Gaetano Donizetti: Poliuto (1848)

Opera in three acts. Running Time: 1 hour 50 minutes.


So I did Gounod’s disastrous Polyeucte, but what of Donizetti’s take on Corneille’s play? Well, there are two settings, the first composed in Italian, the first performed in French, what to do? Why both of course! I got through acts one and two of Les Martyrs but it was too much for me to handle all at once so I decided to complete the Italian original first. The plot is basically the same as the Gounod opera with some differences that I will note. The first act has a totally different setting though, and thankfully there is no sedate on-stage baptismal sequence.

Poliuto is the 1960 La Scala performance with Maria Callas and Franco Corelli, thus it falls into that most sacred of opera series The Holy Callas Collection.


ACT 1: (49 minutes)

0: The overture ** is basically the same as that of Les Martyrs but the ending is slightly different and it is shorter by around a minute. Six minutes in the behind the curtain chorus comes on followed by a slightly less energetic finale (although that galop is rather irresistible).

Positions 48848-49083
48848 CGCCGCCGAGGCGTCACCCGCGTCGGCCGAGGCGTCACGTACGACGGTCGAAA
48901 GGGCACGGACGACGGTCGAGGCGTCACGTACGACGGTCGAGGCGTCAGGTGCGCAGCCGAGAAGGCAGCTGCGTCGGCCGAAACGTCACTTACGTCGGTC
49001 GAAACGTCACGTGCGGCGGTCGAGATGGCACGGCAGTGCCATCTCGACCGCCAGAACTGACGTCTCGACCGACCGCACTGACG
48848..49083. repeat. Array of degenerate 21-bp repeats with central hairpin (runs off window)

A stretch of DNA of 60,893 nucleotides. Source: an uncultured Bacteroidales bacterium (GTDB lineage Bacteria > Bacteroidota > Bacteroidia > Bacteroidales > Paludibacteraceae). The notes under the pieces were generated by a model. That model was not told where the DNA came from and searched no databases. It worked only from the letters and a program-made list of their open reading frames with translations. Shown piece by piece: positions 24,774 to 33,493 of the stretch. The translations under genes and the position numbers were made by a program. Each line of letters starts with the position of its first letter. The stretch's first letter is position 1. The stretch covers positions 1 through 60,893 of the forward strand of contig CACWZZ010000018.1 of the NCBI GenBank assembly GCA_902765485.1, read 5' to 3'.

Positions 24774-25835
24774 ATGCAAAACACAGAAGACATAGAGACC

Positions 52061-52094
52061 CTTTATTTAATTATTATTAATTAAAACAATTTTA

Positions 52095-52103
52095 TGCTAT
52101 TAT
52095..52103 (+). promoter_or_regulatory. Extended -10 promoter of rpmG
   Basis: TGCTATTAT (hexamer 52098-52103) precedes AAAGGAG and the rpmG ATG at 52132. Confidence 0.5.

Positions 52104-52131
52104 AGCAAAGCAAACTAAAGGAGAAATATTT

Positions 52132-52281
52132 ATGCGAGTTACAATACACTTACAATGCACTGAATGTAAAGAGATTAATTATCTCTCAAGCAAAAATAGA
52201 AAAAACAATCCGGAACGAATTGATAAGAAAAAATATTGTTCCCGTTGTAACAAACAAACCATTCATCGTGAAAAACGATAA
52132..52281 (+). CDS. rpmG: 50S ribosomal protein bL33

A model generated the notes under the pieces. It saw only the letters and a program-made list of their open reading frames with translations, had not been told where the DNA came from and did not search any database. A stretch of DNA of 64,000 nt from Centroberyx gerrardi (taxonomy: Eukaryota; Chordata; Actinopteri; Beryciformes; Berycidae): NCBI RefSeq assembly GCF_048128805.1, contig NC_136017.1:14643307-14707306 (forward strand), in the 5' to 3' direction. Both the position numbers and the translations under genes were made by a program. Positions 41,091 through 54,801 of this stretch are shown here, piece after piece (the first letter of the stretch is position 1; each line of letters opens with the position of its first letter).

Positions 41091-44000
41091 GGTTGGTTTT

Scene 1: The entrance of a hidden Christian sanctuary.

9: The opening chorus * of Christians on their way to the baptistry is okay but it obviously has to be sedate in order to not alert any of the Roman authorities, after all they pray for secrecy. A pity.

17: The arrival of Poliuto is much more frustrated than that of Polyeucte but it dies down quickly as he engages in a dialogue with Nearco, a Christian. Poliuto’s prayer * is a mild but pretty piece.

25: La Callas arrives! Evviva La Callas! Salve! Salve! Paolina has followed her husband in secret to the hidden spot. She over hears the Christians as they pray for their persecutors and is moved by this and this prompts her into an aria ** as she contemplates the loveliness of it all. Poliuto and Nearco return and Paolina reveals that she knows all.

30: The confrontational duet that follows his magnificent *** as husband and wife struggle with each other over religious beliefs. Suddenly this is broken up by a Mozart-like voluntary and Nearco comes on to tell them that Severo, Paolina’s supposedly dead ex-lover, is actually alive and arriving in triumph in the city. Paolina is left to contemplate what this all means.

Scene 2: Great Square of Melitene. (Basically the same as the same positioned scene in Polyeucte.)

36: The jubilant interlude ** leads to an extremely Italianate choral number of much the same melody. The orchestral part is a little bit better than the choral part.

41: Severo addresses the people and then thinks of Paolina and her beauty **.